By now, everyone has seen the grainy picture of Michael Phelps smoking a bong at a party at the University of South Carolina. Recently, police have questioned two people who were at that November party. The South Carolina police are being nothing more than bullies, à la Mike Nifong, the prosecutor in the botched Duke alleged-rape case. Rather than learning from that debacle, prosecutors seem intent on gathering information on 14-time gold medal winner Phelps, a superb athlete who should not be crucified as an example for the phony war on drugs. By the way, South Carolina law calls for a maximum fine of $500 for the possession of drug paraphernalia, making their investigation much ado about nothing.
One cannot help but feel a bit sorry for Phelps. Clearly, it was not someone in his inner sanctum who took that picture. It was maybe a friend of a friend who thought he was getting the photo-op of a lifetime, with the winningest Olympic athlete smoking a bong right before his very eyes.
Celebrities are people, too. They eat, drink and shit. People like to say that if you put yourself in the spotlight you deserve whatever criticism comes your way. But in the case of Phelps and other athletes, this is a shame. They are no attention-grubbing talentless whores on Vh1. They are just people who have worked hard to be at the top of their game, yet they must go through all the trials and tribulations of the media spotlight. It does not seem fair that Amy Winehouse can be caught on camera taking a hit of crack and still have a vibrant music career, complete with a Grammy, or that Kate Moss can snort cocaine publicly in a club and still have a modeling career, whereas Phelps might lose what he worked so diligently for over a generally harmless drug. Had Phelps come tumbling out of a bar three sheets to the wind, the media would have run with the story for awhile, he would have apologized and that would be the end of it. Instead, he and his friends may face criminal charges over a drug so ubiquitous that at any given time most people can find a friend or family member who either can get them some or already has enough to share.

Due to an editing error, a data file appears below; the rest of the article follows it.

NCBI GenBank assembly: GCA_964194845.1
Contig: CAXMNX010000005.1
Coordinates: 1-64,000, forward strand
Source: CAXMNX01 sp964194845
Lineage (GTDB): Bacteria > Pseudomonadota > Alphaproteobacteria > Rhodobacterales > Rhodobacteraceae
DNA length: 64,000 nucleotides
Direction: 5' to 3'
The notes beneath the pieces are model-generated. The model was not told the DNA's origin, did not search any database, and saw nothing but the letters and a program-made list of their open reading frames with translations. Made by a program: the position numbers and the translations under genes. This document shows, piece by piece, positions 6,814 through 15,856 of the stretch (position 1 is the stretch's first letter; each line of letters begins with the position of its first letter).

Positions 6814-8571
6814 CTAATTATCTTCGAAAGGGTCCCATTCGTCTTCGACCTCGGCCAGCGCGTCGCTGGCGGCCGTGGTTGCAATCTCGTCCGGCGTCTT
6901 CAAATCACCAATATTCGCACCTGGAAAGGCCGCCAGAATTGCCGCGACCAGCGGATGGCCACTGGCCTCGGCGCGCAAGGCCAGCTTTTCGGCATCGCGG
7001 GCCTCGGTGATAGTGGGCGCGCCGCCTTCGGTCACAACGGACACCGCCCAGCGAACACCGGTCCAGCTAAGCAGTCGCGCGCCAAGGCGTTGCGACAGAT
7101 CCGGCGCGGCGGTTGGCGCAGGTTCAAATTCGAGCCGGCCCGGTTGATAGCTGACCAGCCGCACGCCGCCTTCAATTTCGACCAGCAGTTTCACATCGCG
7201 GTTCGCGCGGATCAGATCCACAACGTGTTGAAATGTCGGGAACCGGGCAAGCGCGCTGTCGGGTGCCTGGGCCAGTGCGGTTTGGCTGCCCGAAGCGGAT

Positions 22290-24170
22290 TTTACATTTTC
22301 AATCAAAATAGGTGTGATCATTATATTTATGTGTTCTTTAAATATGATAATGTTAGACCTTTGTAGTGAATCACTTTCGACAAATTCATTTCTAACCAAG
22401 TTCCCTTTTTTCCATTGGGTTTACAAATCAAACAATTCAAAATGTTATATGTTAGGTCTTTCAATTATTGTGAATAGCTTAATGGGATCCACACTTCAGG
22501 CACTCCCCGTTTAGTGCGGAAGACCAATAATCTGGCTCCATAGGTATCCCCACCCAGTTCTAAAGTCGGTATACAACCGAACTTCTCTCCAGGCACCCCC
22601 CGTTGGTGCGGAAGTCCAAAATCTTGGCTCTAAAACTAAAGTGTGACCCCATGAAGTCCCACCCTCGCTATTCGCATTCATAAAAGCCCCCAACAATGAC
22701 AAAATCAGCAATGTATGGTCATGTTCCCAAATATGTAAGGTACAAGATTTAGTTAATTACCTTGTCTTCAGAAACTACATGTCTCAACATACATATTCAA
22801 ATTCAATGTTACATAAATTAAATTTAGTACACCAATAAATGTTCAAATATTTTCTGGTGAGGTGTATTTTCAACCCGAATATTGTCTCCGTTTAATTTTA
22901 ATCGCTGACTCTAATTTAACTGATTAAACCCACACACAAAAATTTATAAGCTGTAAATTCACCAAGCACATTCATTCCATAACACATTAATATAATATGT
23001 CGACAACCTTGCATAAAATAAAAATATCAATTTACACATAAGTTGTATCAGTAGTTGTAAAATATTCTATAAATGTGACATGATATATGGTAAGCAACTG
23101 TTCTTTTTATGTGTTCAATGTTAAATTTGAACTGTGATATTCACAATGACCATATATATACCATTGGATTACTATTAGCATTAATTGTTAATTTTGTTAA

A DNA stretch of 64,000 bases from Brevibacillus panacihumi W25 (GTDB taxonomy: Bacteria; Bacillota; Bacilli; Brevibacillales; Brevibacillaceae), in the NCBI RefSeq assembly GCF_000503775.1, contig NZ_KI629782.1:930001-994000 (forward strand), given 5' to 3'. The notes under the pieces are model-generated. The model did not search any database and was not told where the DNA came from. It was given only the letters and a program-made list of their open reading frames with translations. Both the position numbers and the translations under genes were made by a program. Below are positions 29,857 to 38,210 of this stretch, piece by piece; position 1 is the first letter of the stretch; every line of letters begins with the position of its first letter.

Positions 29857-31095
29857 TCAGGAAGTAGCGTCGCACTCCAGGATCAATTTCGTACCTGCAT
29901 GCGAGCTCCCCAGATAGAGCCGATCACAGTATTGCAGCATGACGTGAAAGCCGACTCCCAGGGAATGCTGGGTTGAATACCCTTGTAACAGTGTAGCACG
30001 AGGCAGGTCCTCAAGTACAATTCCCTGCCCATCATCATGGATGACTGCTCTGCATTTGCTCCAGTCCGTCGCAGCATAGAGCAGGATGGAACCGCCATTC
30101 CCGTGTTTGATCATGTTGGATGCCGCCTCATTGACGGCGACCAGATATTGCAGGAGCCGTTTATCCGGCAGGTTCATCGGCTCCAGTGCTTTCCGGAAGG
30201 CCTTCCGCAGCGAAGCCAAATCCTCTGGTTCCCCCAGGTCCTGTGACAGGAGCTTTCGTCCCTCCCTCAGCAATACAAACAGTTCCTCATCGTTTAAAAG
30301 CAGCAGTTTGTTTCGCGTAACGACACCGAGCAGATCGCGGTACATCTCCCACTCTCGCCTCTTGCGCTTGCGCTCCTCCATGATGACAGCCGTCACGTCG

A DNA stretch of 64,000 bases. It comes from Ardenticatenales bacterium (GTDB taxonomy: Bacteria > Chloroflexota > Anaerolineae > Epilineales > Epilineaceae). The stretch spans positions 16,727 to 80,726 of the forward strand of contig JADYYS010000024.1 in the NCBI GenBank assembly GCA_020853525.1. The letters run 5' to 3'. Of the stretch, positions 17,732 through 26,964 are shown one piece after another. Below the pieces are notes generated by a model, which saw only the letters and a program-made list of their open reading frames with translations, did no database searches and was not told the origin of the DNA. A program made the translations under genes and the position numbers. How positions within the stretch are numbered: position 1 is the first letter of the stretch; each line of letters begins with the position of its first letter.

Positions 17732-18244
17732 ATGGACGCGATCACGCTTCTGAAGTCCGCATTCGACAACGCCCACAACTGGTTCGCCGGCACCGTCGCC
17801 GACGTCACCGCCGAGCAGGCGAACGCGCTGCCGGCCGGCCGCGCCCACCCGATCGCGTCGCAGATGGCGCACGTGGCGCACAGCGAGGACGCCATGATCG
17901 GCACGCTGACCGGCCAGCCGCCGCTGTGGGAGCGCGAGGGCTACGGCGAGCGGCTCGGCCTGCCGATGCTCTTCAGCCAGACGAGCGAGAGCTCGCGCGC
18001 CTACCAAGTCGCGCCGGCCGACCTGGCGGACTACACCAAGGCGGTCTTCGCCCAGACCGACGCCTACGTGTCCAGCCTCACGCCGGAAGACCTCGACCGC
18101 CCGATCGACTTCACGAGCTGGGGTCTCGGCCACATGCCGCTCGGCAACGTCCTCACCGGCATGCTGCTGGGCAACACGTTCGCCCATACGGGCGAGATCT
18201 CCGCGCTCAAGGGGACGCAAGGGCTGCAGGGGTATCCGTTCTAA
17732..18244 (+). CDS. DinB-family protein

Marijuana will not impede one’s ability to drive the way several alcoholic drinks will. It will not make the smoker more prone to violence. Used in moderation, it is not as dangerous as alcohol is. But Phelps will not be lauded for choosing pot over beer at a college campus.
The silver lining may be that marijuana use will be discussed in the media again and perhaps the few people still vehemently opposed to its legalization will re-assess their opinions, and see that, when used in moderation, it will not permanently harm any one person or their dreams.